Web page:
Sen. Sheldon WhitehouseSheldon WhitehouseDemocrats brush off GOP 'trolling' over Green New Deal GOP Green New Deal stunt is a great deal for Democrats Pence met with silence after mentioning Trump in Munich speech MORE (D-R.I.), another member of the panel, said maybe Graham should “investigate Benghazi some more too” — an apparent reference to a years-long House probe that Democrats considered a political stunt.

Graham’s plans come while tensions on the panel linger from the deeply partisan fight over Supreme Court Justice Brett KavanaughBrett Michael KavanaughFive things to watch as Barr takes the reins of Justice, Mueller probe Virginia can be better than this Constitutional conservatives need to oppose the national emergency MORE’s confirmation.

Graham won praise from conservatives during that battle, when he exploded at Democrats during the hearing and accused them of trying to “destroy this guy's life” after sexual assault allegations surfaced against Kavanaugh. 

Graham has seesawed in the Trump era from moderate deal-maker to firebrand ally for the president, who remains popular in South Carolina. Graham is up for reelection in 2020.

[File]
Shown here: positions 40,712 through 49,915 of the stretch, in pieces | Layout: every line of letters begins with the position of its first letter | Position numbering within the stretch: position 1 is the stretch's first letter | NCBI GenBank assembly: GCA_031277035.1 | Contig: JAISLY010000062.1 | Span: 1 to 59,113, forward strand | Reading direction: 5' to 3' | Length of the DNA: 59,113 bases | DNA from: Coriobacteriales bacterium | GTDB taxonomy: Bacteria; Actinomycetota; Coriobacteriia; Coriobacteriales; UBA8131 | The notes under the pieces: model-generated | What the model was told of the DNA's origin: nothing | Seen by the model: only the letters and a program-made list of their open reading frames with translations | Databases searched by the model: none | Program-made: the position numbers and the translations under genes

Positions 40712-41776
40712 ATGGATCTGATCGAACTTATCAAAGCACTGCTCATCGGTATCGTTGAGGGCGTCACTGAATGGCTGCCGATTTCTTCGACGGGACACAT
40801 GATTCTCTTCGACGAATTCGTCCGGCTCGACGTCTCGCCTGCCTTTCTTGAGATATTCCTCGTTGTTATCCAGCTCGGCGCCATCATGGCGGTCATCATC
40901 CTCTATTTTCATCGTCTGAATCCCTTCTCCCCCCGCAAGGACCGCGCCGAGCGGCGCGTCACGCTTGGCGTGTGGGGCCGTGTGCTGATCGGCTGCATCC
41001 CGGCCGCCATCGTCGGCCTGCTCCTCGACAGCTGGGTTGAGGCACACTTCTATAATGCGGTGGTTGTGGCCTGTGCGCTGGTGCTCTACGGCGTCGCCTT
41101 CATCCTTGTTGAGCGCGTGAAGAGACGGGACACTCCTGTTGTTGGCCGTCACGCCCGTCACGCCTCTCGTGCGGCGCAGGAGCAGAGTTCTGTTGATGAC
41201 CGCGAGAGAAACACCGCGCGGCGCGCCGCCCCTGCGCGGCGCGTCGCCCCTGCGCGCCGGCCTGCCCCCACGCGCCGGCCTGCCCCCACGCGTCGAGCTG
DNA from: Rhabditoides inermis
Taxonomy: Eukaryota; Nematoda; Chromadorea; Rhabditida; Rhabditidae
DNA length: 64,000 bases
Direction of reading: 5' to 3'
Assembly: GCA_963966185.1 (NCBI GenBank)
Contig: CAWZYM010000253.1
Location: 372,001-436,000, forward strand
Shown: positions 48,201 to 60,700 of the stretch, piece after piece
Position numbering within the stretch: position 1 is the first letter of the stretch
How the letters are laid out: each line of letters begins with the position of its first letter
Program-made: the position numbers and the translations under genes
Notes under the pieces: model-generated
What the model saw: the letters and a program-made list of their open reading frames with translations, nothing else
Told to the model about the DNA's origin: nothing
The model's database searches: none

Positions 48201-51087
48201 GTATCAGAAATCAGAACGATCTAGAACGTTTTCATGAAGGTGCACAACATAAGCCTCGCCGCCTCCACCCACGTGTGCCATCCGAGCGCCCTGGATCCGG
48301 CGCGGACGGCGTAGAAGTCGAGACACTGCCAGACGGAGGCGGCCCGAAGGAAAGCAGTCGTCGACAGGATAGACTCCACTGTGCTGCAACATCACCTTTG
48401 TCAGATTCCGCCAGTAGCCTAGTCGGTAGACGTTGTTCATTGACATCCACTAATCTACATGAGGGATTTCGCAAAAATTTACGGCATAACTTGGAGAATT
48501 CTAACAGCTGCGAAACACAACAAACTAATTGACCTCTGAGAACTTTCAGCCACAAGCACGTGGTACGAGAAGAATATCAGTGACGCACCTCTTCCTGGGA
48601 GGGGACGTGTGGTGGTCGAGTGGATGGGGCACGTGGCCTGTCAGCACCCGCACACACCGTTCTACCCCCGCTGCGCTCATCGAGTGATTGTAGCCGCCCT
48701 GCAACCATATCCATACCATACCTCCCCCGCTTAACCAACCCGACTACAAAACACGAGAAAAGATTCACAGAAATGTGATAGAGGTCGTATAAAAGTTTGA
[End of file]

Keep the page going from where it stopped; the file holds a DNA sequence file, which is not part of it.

He has cut deals with Democrats on the Judiciary Committee, including helping to draft legislation with Sens. Christopher CoonsChristopher (Chris) Andrew CoonsTrump got in Dem’s face over abortion at private meeting: report Live coverage: Trump delivers State of the Union Actor Chris Evans meets with Democratic senators before State of the Union MORE (D-Del.), Cory BookerCory Anthony BookerHarris, Booker call for judgement on Jussie Smollett case to be withheld until investigation is completed Barack, Michelle Obama expected to refrain from endorsing in 2020 Dem primary: report Jussie Smollett case shows media villainizing Trump and his supporters, without proof — again MORE (D-N.J.) and Thom TillisThomas (Thom) Roland TillisDems ready aggressive response to Trump emergency order, as GOP splinters Business, conservative groups slam Trump’s national emergency declaration GOP senator dedicates heart photo to wife from Senate floor for Valentine's Day MORE (R-N.C.) that would protect special counsel Robert MuellerRobert Swan MuellerSasse: US should applaud choice of Mueller to lead Russia probe MORE from being fired without “good cause.” The White House and Majority Leader Mitch McConnellAddison (Mitch) Mitchell McConnellDemocrats brush off GOP 'trolling' over Green New Deal Trump should beware the 'clawback' Congress Juan Williams: America needs radical solutions MORE (R-Ky.) oppose that bill.